Filing in to a caucus meeting in the middle of March in the Capitol Visitors Center, skittish House Democrats were just a few fragile days away from passing an historic health care overhaul, but leadership had yet to round up the necessary votes. Nervous members watched each other to see who would jump first. Filing out, there was a feeling that they might just pull this off after all.
Steny Hoyer had intervened with a passionate appeal that asked the caucus to remember just why it is that they are Democrats. It wasn’t what most members were expecting.
“Normally he just gives the straight-forward schedule speech, here's what's happening, legislative schedule, stuff like that, a few comments about what was happening,” says Rep. Bill Foster (D-Ill.).
“He stood up and, without notes, gave what I think was one of the best and most influential speeches I've ever seen.”
To a cynical public and a seasoned group of lawmakers, a single speech would seem to have little ability to sway members of Congress. But each member approached for this story recalled it immediately and with rave reviews.
“He gave a tremendous speech in caucus about how significant historically this vote was, how seldom to members of Congress have the chance to vote for a bill of this magnitude,” says Rep. Henry Waxman (D-Calif.), chairman of the Energy and Commerce Committee. “That speech was very effective. But that one speech was not enough to describe Steny Hoyer’s role in getting this passed.”
It was the second major intervention made by Hoyer, the House Majority Leader, in the closing weeks of the health care fight. If Speaker Nancy Pelosi deserves credit for putting the steel in President Obama’s spine when Scott Brown had him going wobbly, Hoyer was the one who kept frightened Blue Dogs from bolting the pound in the crucial moments when the entire project could have fallen apart.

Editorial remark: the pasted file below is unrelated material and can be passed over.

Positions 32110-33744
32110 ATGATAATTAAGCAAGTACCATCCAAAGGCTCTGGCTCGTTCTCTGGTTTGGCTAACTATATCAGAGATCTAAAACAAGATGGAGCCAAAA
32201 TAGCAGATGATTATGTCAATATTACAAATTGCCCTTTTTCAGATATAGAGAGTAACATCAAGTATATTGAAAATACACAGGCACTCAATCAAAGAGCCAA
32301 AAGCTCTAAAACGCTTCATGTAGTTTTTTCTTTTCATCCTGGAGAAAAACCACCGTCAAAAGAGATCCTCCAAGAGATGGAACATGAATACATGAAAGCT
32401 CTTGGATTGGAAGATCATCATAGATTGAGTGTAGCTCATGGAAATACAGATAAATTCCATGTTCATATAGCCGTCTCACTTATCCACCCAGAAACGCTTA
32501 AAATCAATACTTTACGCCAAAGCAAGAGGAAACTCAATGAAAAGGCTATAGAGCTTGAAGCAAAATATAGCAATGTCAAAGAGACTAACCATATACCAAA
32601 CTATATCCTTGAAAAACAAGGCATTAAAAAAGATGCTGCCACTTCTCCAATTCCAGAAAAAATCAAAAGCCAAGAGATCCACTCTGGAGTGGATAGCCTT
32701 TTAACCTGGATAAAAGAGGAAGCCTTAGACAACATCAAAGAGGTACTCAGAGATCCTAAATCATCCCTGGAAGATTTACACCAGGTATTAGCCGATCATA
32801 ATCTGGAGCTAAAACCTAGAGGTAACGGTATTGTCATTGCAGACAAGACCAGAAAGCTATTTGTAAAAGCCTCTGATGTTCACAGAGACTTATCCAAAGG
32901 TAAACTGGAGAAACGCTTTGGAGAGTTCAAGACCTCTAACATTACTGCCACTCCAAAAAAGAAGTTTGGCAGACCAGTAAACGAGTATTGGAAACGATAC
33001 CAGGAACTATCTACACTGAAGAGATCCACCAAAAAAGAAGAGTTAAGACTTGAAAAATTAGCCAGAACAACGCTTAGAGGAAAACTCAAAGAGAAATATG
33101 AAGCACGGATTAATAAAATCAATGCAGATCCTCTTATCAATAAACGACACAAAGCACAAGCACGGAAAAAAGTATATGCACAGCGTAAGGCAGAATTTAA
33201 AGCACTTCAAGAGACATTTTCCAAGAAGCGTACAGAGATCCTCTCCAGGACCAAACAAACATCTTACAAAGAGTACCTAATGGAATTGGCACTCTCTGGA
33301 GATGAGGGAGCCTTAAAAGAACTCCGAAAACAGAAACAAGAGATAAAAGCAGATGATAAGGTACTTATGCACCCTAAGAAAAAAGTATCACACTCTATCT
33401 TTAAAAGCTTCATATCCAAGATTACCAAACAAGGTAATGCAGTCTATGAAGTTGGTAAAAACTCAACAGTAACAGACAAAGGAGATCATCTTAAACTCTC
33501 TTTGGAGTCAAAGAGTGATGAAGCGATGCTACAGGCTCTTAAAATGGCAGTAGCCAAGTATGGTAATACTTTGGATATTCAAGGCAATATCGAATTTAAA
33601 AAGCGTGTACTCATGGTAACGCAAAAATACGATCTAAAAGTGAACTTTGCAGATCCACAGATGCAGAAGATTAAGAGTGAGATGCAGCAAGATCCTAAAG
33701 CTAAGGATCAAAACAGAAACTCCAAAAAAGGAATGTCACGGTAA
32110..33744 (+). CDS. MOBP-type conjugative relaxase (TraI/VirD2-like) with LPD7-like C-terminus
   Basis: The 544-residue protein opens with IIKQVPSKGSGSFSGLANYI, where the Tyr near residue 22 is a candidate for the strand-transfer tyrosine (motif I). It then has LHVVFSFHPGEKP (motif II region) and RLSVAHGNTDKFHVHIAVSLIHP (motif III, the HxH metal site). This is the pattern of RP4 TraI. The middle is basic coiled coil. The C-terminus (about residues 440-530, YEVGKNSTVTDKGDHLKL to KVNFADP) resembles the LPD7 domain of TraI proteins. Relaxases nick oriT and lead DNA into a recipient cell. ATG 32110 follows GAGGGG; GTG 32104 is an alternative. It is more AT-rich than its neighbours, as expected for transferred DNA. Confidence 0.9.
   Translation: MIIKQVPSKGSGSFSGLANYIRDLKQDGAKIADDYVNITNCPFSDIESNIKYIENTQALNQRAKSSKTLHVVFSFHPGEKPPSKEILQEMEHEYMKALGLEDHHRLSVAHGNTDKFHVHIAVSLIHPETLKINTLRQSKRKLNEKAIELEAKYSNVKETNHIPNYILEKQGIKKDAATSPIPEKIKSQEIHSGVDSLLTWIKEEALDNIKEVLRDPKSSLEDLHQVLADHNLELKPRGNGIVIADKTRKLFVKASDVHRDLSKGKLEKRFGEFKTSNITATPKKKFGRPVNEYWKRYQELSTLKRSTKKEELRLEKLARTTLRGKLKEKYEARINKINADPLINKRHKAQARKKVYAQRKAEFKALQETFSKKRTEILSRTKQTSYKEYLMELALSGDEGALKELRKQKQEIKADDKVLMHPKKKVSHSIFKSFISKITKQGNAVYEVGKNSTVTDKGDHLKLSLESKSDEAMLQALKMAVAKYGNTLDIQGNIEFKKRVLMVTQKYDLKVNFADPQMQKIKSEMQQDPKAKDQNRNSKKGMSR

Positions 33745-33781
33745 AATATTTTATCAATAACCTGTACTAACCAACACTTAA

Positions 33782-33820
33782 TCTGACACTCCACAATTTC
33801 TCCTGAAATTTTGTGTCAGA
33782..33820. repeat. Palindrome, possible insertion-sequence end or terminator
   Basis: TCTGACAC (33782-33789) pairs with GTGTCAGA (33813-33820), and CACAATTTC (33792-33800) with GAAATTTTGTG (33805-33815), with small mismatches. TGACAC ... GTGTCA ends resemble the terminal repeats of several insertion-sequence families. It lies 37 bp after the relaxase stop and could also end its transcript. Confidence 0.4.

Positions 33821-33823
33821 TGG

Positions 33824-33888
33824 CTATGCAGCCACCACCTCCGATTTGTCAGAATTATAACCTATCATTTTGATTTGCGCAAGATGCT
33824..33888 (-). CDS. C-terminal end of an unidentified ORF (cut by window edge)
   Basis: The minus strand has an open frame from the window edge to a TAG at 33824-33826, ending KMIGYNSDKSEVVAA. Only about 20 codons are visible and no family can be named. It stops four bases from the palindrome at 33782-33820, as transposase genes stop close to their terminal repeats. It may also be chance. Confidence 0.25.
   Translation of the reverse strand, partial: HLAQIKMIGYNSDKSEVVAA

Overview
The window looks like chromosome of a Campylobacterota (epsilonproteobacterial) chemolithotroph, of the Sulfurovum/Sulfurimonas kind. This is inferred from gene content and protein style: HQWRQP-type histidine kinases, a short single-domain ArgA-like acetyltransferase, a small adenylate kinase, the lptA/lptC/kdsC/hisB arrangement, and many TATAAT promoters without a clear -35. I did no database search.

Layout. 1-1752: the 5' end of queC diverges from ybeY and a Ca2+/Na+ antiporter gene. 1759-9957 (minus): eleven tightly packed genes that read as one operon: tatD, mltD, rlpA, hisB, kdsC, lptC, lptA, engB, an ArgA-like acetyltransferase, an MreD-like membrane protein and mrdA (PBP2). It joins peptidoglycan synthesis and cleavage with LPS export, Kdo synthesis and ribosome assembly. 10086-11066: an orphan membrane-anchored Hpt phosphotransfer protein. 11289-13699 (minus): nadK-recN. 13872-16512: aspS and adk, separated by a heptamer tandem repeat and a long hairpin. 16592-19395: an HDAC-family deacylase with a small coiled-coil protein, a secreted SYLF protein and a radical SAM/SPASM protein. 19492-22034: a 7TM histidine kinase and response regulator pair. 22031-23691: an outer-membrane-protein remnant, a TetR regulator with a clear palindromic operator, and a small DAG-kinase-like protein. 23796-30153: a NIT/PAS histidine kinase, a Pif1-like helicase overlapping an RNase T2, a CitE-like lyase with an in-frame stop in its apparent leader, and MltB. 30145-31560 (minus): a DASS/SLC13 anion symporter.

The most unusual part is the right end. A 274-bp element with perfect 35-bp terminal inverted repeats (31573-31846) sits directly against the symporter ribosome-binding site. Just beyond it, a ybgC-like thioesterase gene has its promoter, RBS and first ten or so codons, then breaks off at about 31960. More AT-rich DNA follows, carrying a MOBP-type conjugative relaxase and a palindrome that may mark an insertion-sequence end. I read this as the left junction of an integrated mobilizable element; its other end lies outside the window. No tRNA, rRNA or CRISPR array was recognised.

“After Scott Brown there was a sense that ‘Oh, gee wiz, the air's been let out of the balloon,’” Hoyer says. He implored the Blue Dogs not to rush to judgment against using reconciliation.
“Those caucuses right after the election, people had very strong feelings about we ought to get a smaller bill, we shouldn't move forward, we should just do insurance reforms,” says Rep. George Miller (D-Calif.), a close Pelosi ally and chairman of the Education and Labor Committee. “I think we had a night one and then the next morning, that there was a lot of work to do. And the entire leadership, Steny, Clyburn, Larson, Becerra, myself and Rosa, we had to dive into this caucus and say, ‘Wait a minute, wait a minute, wait a minute. This has got to move forward.’"
Hoyer also worked closely with the White House, conveying the Blue Dog message in a way that Pelosi couldn’t. He worked particularly hard to detach the president from his cherished excise tax on Cadillac plans, which he clung to until the very end, even after campaigning against it.
“On policy grounds I think this is good policy,” says Hoyer. "On political grounds I thought it was trouble, mainly because an awful lot of people that were never going to be covered by it somehow have apprehension that they will be.”
It’s the type of realism that makes Hoyer an effective bridge between parties, but the White House wouldn’t back off and resisted the House approach of paying for health care with a surtax on the wealthy. “The point I made to the White House was, look, the tax that we put on was not going to be controversial at all,” says Hoyer accurately.
The excise tax on benefits created a much greater public outcry than the small hike in Medicare taxes did. Politically, the people opposed to the surtax on the wealthy were generally opposed to health care reform regardless. Yet the opposition to the excise tax on benefits came from unions, the base of the Democratic Party, which was working intensively to help the president pass reform, even as he kicked them in the shins along the way.
“When the Senate passed its bill, it was obvious that they were going to get some percentage that they wanted. As you know, the White House tried to accommodate labor in some of this [and] it was really not perceived well,” says Hoyer.
Hoyer worked hard to persuade Blue Dogs and conservative Democrats to switch their no votes to yes on final passage. He succeeded with two Florida Dems, Allen Boyd and Suzanne Kosmas. “Steny is a good listener. He's what I call a member's member,” says Boyd. “But he doesn't like moving targets. If you tell him what your position is, he's like ‘Okay, now how can we get there?’”
Hoyer is headed to Boyd’s district to fund raise this weekend, but Blue Dogs he couldn’t sway are still getting friendly treatment. Stephanie Herseth Sandlin (D-S.D.) held firm and voted no twice. Hoyer called her potential primary opponent and talked him out of running.